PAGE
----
Burrito blues at Chipotle

DSC_0298By Jamie Coulson and Jeff Batt | gargoyle@flagler.edu
Chipotle Mexican Grill, the fast-food restaurant with a cult-like following, has taken a beating in recent weeks.
Its stock has plunged by 21 percent since Oct. 13 over concerns about lower-than-expected earnings and slowing sales. And that’s not the only bad news in the burrito bowl.
In August, a $5 million class-action lawsuit accused Chipotle of falsely claiming its food is free of GMOs. And in October, an E. coli outbreak linked to Chipotle restaurants in Washington and Oregon made at least 37 people sick. Thirteen of those people were hospitalized and additional cases are under investigation, the Centers for Disease Control and Prevention reported on Tuesday.
“…investors may want to find a new favorite restaurant,” Jeff Reeves, executive editor of Investor Place wrote on Wednesday.
Chipotle closed 43 restaurants after the E. coli outbreak. Those restaurants were opened last week.
“The safety of our customers and integrity of our food supply has always been our highest priority,” Steve Ells, chairman and co-CEO of Chipotle, said in a statement. “If there are any opportunities for us to do better in any facet of our sourcing or food handling – from the farms to our restaurants – we will find them. We are sorry to those affected by this situation, and it is our greatest priority to ensure that we go above and beyond to make certain that we find any opportunity to do better in any area of food safety.”
DSC_0303The GMO lawsuit accused the restaurant of deceiving its customers. It stated, “Chipotle has plastered its GMO-free message on television commercials, billboards, social media, store fronts, and in-store signage. Chipotle represents to customers that, if they eat at Chipotle, they will not be eating GMOs. But as Chipotle told consumers it was ‘G-M-Over it,’ the opposite was true. In fact, Chipotle’s menu has never been at any time free of GMOs. Among other things, Chipotle serves meat products that come from animals which feed on GMOs, including corn and soy. Chipotle’s tacos and burritos are also usually served with sour cream and cheese from dairy farms that feed animals with GMOs. And, Chipotle also sells Coca-Cola and other soft drinks that are made with corn-syrup—a GMO.”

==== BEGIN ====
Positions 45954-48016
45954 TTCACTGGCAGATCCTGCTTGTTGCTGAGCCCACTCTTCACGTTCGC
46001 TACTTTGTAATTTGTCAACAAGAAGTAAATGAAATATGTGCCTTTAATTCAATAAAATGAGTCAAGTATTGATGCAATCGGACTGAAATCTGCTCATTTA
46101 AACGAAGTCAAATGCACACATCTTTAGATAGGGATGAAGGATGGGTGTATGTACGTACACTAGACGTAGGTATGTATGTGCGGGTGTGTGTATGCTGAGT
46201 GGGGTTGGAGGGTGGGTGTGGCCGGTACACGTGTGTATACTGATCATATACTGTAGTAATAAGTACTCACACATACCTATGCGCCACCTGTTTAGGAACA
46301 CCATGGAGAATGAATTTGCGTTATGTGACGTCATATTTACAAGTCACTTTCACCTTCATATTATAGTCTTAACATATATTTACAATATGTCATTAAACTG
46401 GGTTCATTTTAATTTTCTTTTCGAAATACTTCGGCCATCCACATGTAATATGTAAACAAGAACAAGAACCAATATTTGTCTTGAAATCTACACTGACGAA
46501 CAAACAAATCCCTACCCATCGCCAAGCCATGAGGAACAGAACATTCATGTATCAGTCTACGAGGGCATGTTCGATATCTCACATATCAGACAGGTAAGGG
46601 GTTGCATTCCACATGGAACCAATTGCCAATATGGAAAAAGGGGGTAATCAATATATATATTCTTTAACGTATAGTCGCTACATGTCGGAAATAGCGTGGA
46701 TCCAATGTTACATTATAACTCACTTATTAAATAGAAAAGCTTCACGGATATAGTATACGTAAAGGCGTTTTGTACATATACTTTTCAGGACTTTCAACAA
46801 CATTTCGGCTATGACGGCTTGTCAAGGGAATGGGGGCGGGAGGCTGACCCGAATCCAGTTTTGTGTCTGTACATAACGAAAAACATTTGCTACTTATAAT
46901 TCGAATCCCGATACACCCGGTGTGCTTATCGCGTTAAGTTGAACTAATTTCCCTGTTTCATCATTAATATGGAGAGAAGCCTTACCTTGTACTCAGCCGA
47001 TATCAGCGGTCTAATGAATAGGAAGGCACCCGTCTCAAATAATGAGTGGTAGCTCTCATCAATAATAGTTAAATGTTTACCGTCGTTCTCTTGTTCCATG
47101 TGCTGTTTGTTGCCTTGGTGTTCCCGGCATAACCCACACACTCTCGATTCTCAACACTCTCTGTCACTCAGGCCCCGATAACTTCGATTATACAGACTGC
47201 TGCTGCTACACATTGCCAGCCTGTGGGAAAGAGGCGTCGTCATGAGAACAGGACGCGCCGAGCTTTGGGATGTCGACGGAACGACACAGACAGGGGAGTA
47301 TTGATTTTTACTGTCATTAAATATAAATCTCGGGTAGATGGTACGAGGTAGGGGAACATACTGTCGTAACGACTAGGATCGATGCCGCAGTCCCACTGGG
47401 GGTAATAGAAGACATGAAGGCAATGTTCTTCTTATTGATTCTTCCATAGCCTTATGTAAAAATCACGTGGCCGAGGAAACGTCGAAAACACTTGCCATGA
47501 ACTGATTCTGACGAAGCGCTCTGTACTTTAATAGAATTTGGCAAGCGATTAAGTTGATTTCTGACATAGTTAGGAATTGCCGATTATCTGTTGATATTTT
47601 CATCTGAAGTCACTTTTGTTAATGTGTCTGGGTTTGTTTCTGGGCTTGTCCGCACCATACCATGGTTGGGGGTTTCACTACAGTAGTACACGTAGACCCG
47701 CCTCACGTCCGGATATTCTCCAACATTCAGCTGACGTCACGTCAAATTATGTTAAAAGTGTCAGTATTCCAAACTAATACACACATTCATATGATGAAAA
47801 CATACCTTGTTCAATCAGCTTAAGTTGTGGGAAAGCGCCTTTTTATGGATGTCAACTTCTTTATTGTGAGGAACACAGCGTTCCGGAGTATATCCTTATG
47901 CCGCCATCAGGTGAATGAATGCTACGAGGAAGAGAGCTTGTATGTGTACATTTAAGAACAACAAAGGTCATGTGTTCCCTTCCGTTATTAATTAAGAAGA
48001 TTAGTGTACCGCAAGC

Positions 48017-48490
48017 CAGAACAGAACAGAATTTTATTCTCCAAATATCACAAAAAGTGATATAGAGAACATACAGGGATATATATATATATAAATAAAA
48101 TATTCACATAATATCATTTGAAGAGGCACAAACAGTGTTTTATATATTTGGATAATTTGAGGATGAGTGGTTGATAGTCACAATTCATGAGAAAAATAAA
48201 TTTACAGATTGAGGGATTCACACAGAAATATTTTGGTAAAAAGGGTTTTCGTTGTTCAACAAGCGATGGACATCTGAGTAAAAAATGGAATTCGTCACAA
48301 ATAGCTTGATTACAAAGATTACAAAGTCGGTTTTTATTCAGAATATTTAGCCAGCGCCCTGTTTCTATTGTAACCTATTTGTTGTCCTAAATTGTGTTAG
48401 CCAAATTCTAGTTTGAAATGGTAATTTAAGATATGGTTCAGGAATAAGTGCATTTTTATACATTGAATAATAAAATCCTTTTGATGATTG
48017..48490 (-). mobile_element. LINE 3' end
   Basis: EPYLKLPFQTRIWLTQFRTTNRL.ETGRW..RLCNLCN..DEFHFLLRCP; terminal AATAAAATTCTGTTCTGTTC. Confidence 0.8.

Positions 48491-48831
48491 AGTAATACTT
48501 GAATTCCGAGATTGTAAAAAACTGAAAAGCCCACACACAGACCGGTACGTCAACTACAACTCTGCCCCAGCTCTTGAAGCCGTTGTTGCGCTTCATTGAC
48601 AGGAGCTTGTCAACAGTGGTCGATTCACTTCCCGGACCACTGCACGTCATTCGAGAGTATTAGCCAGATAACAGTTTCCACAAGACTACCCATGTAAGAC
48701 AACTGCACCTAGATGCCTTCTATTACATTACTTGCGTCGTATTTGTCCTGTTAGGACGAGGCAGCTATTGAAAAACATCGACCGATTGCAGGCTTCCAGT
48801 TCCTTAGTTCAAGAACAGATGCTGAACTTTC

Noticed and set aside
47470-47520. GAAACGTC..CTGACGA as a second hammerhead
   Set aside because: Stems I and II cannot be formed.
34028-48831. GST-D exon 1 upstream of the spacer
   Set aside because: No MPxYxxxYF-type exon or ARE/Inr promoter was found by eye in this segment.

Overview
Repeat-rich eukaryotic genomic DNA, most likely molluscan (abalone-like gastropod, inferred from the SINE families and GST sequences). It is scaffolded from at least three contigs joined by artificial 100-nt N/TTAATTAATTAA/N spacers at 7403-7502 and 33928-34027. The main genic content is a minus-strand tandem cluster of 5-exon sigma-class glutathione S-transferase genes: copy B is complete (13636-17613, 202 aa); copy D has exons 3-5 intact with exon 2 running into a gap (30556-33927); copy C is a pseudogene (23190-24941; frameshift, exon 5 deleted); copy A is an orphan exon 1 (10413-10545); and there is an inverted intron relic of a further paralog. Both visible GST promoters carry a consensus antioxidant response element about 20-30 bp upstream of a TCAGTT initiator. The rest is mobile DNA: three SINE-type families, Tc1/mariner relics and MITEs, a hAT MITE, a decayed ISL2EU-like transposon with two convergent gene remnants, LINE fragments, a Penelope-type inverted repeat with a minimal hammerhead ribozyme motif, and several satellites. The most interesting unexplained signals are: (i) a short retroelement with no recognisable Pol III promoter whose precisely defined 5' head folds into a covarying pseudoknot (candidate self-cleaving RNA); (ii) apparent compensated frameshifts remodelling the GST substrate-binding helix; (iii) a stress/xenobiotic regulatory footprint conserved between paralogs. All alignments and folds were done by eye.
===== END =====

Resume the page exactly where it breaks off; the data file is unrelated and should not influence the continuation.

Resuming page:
Lawyers for Chipotle denied the accusations, stating in a court document, “Chipotle has been upfront and honest with consumers regarding what it is serving to them. Chipotle’s representation that the food that it prepares is made with only ‘non-GMO ingredients’ is true and not misleading.”
Chipotle spokesman Chris Arnold said:
“All of our ingredients are non-GMO. Someone filing a lawsuit is completely meaningless. A lawsuit is nothing more than a collection of allegations and is proof of absolutely nothing.”
Chipotle was founded in 1993 and operates more than 1,931 restaurants.
The company reported revenue of $1.2 billion for the third quarter, which ended on Sept. 30. That was a 12 percent increase over the same period last year.
The company’s stock price as dropped, however, from $750.42 per share on Oct. 13 to $594 per share on Nov. 19.